A collection of women arguing for political rights and for the privileges usually conceded only to the other sex is one of the easiest things in the world to make fun of. There is no end to the smart speeches and the witty remarks that may be made on the subject. But when we seriously attempt to show that a woman who pays taxes ought not to have a voice in the manner in which the taxes are expended, that a woman whose property and liberty and person are controlled by the laws should have no voice in framing those laws, it is not so easy. If women are fit to rule in the monarchies, it is difficult to say why they are not qualified to vote in a republic, nor can there be greater indelicacy in a woman going up to the ballot box than there is in a woman opening a legislature or issuing orders to an army.
To all who are more serious in their opposition to the movement, we remind them of the words of Abraham Lincoln:
I go for all sharing the privileges of the Government who assist in bearing its burdens, by no means excluding women.
Of Bishop Simpson:
I believe that the vices in our large cities will never be conquered until the ballot is put into the hands of women.
Of the Rev. James Freeman Clark:
I do not think our politics will be what they ought to be till women are legislators and voters.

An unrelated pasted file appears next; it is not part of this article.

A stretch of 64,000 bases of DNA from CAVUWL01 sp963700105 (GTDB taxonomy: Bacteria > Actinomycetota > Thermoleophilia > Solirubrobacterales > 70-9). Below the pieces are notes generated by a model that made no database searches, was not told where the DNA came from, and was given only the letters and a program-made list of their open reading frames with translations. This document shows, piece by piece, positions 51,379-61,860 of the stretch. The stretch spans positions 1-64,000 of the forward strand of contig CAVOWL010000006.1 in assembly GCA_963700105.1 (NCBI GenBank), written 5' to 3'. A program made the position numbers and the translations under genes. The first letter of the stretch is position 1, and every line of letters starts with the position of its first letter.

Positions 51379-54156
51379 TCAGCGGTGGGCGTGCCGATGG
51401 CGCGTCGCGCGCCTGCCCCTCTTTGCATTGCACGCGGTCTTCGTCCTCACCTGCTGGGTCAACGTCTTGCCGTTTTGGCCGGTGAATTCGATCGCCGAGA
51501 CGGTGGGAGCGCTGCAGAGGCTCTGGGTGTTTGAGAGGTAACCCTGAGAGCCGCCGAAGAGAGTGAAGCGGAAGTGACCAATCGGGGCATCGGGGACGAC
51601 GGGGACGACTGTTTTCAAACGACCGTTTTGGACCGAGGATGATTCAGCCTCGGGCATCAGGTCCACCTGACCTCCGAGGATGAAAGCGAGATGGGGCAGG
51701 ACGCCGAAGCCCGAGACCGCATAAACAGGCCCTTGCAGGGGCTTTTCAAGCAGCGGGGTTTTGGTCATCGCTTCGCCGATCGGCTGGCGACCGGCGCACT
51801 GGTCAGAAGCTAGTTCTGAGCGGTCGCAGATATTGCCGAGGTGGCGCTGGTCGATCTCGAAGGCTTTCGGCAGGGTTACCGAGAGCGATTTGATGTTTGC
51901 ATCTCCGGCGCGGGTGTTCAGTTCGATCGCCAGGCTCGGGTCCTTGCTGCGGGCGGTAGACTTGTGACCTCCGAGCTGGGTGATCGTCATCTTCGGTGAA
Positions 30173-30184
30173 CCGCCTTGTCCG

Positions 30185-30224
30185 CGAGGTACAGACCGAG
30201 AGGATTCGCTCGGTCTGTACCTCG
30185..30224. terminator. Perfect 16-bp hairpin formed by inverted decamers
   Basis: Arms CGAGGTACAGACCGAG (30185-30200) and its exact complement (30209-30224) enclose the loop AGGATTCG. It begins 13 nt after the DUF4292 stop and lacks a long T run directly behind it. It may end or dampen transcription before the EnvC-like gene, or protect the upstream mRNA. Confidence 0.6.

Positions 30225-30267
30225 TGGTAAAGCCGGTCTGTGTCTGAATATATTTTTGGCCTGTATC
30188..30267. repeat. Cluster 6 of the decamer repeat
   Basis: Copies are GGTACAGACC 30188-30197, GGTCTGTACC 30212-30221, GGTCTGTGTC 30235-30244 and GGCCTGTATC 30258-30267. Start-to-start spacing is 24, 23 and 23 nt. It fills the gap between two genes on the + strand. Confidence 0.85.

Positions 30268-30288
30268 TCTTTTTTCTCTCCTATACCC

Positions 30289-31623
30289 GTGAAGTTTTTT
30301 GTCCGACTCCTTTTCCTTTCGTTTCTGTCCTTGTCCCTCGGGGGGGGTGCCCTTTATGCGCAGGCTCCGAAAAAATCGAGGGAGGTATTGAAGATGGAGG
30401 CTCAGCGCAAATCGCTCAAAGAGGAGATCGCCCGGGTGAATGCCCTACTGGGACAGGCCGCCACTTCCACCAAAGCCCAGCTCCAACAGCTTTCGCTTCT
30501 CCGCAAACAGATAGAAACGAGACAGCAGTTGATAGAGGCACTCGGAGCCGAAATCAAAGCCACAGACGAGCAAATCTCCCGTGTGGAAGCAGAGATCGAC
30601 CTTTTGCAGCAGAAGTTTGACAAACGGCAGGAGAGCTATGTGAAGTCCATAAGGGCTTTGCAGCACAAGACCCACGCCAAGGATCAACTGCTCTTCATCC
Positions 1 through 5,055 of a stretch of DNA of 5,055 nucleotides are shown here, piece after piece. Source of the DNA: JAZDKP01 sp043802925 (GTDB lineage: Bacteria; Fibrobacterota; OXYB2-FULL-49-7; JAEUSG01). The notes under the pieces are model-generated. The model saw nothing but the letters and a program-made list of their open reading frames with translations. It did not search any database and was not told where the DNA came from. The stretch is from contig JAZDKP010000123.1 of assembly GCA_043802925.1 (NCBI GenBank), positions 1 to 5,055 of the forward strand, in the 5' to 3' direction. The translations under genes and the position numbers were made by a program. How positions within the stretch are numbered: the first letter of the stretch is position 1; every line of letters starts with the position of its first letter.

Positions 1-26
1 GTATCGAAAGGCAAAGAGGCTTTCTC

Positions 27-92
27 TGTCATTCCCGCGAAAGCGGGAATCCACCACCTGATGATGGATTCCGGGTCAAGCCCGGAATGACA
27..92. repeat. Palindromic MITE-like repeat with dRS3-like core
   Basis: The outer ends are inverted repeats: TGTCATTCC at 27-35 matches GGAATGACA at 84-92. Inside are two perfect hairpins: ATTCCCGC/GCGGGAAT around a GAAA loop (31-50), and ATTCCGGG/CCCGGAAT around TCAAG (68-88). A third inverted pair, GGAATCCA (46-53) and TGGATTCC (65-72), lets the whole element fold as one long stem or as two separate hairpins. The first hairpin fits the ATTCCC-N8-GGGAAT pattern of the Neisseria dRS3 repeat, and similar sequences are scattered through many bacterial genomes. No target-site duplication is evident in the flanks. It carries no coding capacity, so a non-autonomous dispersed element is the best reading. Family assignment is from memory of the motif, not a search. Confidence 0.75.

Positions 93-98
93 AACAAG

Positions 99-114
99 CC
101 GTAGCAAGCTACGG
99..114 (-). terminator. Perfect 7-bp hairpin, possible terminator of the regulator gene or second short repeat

Of George William Curtis :
Women have quite as much interest in good government as men, and I have never heard or read of any satisfactory reason for excluding them from the ballot box; I have no more doubt of their ameliorating influence upon politics than I have of the influence they exert everywhere else.
Of Bishop Gilbert Haven:
In view of the terrible corruption of our politics, people ask, Can we maintain universal suffrage? I say no, not without women. The only bear garden in our community is the town meeting and the caucus. Why is this? Because these are the only places at which women are not present.
Of Gov. Long, of Massachusetts:
I repeat my conviction of the right of woman suffrage. Because suffrage is a right and not a grace it should be extended to women who bear their share of the public cost, and who have the same interest that I have in the selection of its officials, and the making of its laws which affect their lives, their property, and their happiness.
Of Herbert Spencer:
However much the giving of political power to women may disagree with our notions of propriety, we conclude that, being required by that first prerequisite to greater happiness, the law of equal freedom, such a concession is unquestionably right and good.
And of Plato:
In the administration of a state, neither a woman as a woman, nor a man as a man has any special functions, but the gifts are equally diffused in both sexes. The same opportunity for self-development which makes man a good guardian will make woman a good guardian, for their original nature is the same.